This story just proves my theory that people should have to get a parent license before they are allowed to procreate.
I don't know how many of you have heard about the suicide of Megan Meier, the 13-year-old girl from St. Louis who killed herself last year after her online "boyfriend" cruelly broke up with her on MySpace and then became a victim of an onslaught of cyber-bullying.
Tragic tale, no? But here's the kicker. The "boyfriend" and the person who orchestrated all the cyber-bullying against the girl was Lori Drew, the mother (oh yes, I said mother, as in an adult) of one of Megan's former friends.
It seems Drew created the profile to get back at Megan for wrongs she had done to her daughter. She created created a fake myspace page, posing as a 16-year-old boy interested in dating Megan. Drew gained her trust, got other people in on the plan, including Megan's teenage friends and then finally made a nasty little scheme to give what she calls "Megan a taste of her own medicine."
The plan backfired, and Megan, who Drew knew had a history of depression, killed herself. The story caused a media firestorm when it first happened in Oct. 2006.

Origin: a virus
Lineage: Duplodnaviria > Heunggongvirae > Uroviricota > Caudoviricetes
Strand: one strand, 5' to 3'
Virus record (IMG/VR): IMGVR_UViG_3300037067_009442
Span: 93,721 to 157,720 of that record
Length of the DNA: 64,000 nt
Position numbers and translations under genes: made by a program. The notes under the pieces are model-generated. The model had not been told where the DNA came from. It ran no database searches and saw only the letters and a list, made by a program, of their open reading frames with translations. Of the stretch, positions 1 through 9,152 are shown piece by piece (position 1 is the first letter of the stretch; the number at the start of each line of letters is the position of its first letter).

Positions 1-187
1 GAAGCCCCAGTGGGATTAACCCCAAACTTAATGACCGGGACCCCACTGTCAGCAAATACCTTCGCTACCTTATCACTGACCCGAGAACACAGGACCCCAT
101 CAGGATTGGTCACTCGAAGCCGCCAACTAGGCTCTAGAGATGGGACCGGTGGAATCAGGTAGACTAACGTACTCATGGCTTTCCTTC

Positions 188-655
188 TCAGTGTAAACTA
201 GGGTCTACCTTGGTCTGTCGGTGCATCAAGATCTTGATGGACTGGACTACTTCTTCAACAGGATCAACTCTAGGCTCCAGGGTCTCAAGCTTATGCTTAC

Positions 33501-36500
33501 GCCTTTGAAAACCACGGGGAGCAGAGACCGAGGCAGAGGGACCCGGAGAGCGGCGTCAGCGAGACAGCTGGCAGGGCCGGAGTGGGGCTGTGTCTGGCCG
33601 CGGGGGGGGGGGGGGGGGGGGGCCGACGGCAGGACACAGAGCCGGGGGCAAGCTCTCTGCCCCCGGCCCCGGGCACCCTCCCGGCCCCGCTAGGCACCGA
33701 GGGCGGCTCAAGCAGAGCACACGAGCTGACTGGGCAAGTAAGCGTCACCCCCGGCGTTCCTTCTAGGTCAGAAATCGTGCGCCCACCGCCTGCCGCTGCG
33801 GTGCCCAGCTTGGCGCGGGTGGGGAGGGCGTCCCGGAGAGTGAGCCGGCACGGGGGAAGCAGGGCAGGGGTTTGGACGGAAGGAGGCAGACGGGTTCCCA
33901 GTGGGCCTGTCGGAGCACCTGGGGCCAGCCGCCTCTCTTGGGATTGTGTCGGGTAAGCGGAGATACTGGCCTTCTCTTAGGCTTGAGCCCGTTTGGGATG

When I first heard about this, I couldn't believe it. Sure no parent wants to see their kid hurt but to go to those lengths to get back at a 13-year-old? Are you kidding me?
But I think the worst part of all this is that now Drew is trying to tell her side of the story and while I fully believe she should be given every opportunity to do that, what she is saying is mind-boggling. Now granted, the authenticity of this blog posted by a woman calling herself Lori Drew hasn't been proven, but it sounds like it might be legit. And if it is, Lord help us all.
You can read the blog here: http://meganhaditcoming.blogspot.com/2007/12/im-lori-drew.html
For the original story, click here: http://abcnews.go.com/GMA/story?id=3882520&page=1
As much as I understand a parent's need to protect their child, this woman was an adult preying on a 13-year-old girl. I don't care if the child was an evil, manipulative little brat. She was 13. When I was 13, I'm sure there were more than a few people who wanted to wring my little bratty neck. But they didn't. And more importantly, I didn't have adults scheming how to ruin my life.
And true, I don't think anyone believes Lori Drew set out to make Megan commit suicide, but that still doesn't absolve her from what she did. As an adult she should have known better. Teens have fragile self-esteem and psyches. The last thing they need is an adult, a mother, no doubt, scheming to turn their life into a living hell.
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